Bay District Schools could lay off 600 people if no funding comes from lawmakers

Published: Apr. 11, 2019 at 3:34 PM CDT
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The numbers:

43 Bay County schools (including charter schools) damaged,

3,679 students gone,

228 employees gone,

$250 million short on damage repair,

3 schools closed,

... and a possible mass layoff.

Those numbers are from Bay District Schools Superintendent Bill Husfelt Thursday afternoon at a press conference. The focus of the conference was to talk about Bay District Schools' financial situation.

Superintendent Husfelt spoke about having to freeze hiring and canceling purchase orders just to make ends meet. He said due to the need of funding, a mass layoff is also possible. In a letter he sent to employees shortly before the conference, Superintendent Husfelt said, "Without an additional $24.8 million in funding for next school year (to hold us harmless for the temporary loss of students), we are looking at having to take DRASTIC measures such as a district-wide reduction in force that could eliminate close to 600 jobs."

The full email is on the bottom of this story. A break down of BDS's funding impacts and needs is attached to this article under related items.

School Board Chairman Steve Moss emphasized the need for funding isn't for repairs to schools, it's for the most basic operation needs such as payroll, electric bills, and gas for buses.

The Superintendent did get emotional as he broke down the numbers and what it would mean for employees and students of Bay District Schools. He spoke about "Mrs. Smith," a third-grade teacher who has a family she's taking care of and trying to repair her home and what this would mean to a person like her.

"I don't have a lot of hope that DC will all of a sudden realize how much we need them, but I do have hope Tallahassee will save the day," Superintendent Husfelt said.

, if passed, would give some relief to school districts impacted by Hurricane Michael by not taking money from these school districts due to enrollment changes.


Letter from Superintendent Husfelt:

Respectfully, I wanted you to know that our press conference today at 2:00 p.m. will be recorded and sent to you in its entirety. We had to take advantage of the best time to gather the media outlets to make sure we would have the greatest impact, but regret that this time slot precludes your attendance.

You may hear some disturbing information on the news tonight and I want to make sure you hear it first, from me, as accurately as possible.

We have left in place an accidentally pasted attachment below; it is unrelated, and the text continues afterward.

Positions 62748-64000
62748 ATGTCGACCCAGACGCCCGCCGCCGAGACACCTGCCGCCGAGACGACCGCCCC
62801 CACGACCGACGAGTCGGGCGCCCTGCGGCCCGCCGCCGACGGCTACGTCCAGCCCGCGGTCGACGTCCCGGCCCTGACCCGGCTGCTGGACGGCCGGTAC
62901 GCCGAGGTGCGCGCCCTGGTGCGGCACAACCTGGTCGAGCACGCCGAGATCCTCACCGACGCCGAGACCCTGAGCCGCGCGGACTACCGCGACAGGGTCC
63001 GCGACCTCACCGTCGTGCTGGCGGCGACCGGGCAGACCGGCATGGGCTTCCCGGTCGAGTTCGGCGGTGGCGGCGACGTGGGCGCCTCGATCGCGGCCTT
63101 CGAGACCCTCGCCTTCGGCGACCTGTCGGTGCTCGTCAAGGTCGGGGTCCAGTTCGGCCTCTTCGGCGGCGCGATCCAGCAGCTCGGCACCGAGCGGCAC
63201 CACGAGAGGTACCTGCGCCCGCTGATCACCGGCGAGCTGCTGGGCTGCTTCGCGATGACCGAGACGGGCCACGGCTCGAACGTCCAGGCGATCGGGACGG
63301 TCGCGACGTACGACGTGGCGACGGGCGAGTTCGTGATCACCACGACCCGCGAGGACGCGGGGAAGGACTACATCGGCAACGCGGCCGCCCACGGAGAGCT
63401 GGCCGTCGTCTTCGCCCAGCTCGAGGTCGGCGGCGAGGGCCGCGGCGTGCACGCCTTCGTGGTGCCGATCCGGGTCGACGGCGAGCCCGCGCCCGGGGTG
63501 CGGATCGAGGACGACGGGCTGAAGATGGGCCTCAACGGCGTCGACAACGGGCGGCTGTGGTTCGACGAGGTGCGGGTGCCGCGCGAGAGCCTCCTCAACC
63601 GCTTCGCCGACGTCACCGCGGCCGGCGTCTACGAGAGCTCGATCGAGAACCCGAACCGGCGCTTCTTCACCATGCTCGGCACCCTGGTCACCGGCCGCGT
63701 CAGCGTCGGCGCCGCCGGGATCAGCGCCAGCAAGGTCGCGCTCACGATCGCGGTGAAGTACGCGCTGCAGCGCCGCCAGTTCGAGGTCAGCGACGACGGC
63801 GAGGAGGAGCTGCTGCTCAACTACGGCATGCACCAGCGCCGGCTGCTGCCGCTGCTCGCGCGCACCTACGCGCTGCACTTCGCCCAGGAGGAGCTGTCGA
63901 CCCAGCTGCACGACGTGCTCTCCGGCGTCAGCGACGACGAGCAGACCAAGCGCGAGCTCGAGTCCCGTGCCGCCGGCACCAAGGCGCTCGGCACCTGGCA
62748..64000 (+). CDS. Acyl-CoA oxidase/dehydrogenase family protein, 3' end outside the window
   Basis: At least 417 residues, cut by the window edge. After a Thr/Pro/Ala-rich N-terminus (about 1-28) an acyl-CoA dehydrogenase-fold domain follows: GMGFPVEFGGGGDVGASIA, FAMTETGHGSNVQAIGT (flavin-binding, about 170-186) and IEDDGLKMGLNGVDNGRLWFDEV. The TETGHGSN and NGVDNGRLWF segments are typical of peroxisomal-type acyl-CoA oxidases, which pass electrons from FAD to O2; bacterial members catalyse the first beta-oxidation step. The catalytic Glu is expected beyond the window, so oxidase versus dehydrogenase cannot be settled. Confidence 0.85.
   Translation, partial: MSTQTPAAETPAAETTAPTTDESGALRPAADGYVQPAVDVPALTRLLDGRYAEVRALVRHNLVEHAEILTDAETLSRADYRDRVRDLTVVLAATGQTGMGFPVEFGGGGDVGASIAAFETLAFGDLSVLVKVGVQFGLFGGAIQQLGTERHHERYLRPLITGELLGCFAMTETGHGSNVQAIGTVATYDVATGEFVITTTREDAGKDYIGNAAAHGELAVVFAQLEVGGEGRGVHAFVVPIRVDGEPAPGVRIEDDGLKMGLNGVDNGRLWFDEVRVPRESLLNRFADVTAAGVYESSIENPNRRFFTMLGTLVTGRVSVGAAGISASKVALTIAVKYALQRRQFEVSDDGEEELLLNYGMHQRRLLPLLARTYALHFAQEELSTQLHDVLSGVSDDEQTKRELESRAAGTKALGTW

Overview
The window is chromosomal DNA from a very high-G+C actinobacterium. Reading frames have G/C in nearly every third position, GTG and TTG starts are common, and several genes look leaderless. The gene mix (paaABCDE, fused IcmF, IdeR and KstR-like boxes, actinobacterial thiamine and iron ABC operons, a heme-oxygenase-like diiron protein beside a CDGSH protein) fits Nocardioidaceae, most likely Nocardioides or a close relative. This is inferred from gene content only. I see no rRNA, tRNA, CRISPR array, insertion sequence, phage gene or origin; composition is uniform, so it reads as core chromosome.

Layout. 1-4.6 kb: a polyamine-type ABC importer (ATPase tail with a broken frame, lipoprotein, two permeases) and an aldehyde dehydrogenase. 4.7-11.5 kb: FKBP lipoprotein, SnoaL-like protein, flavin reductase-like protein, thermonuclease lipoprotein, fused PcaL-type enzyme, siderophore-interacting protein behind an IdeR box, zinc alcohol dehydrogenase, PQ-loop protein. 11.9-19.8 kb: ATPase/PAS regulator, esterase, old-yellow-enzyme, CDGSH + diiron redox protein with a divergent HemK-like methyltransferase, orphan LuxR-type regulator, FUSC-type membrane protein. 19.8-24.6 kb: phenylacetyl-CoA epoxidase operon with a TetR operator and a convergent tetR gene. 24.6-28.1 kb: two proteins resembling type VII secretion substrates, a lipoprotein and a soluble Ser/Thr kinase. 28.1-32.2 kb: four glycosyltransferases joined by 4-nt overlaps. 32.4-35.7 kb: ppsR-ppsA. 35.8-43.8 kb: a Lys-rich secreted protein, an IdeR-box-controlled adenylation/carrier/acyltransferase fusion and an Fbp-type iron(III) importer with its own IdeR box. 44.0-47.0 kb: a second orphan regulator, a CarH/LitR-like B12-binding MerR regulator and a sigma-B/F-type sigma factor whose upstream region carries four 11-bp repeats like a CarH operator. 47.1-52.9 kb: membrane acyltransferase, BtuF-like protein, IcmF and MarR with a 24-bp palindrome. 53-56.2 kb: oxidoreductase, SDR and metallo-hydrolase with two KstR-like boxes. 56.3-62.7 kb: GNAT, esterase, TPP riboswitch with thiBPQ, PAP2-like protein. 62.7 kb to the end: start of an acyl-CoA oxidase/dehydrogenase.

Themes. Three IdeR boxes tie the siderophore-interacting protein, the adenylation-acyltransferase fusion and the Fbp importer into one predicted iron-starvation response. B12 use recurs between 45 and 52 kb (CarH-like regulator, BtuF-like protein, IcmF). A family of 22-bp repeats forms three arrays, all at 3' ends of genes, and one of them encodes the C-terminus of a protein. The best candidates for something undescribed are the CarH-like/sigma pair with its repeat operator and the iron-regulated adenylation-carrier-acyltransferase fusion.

Despite all of my favorable feedback in the beginning, it seems our request for additional funding from the state AND federal governments for next school year (based upon our pre-storm enrollment) is going nowhere. I am extremely frustrated at the lack of "buy in" from state and federal legislators from both parties and I'm desperately now calling for the Governor to simply intervene on our behalf. Please note, however, that Representative Trumbull, Senator Gainer and Congressman Dunn have done, and continue to do, all they can... it's just not up to them and they can't do it by themselves.

Bay County is a strong, proud community and there's not another group of people more willing to "pull themselves up by the bootstraps" than those who call our community home. However, we have got to have some additional help in the form of funding for the recovery of our schools because, without it, the future does not look nearly as bright as I once thought it did.

This isn't about money for trees or debris removal (although both are very important), it's about funding for people, for our way of life, for the ability to take care of our storm-traumatized children and adults the way that we should. A strong educational system is critical to any community and we need legislators to fully fund our schools, and the recovery of our entire community, if we're truly going to bounce back from this storm better than we were before. We are an economic driver in this community and our success becomes everyone’s success.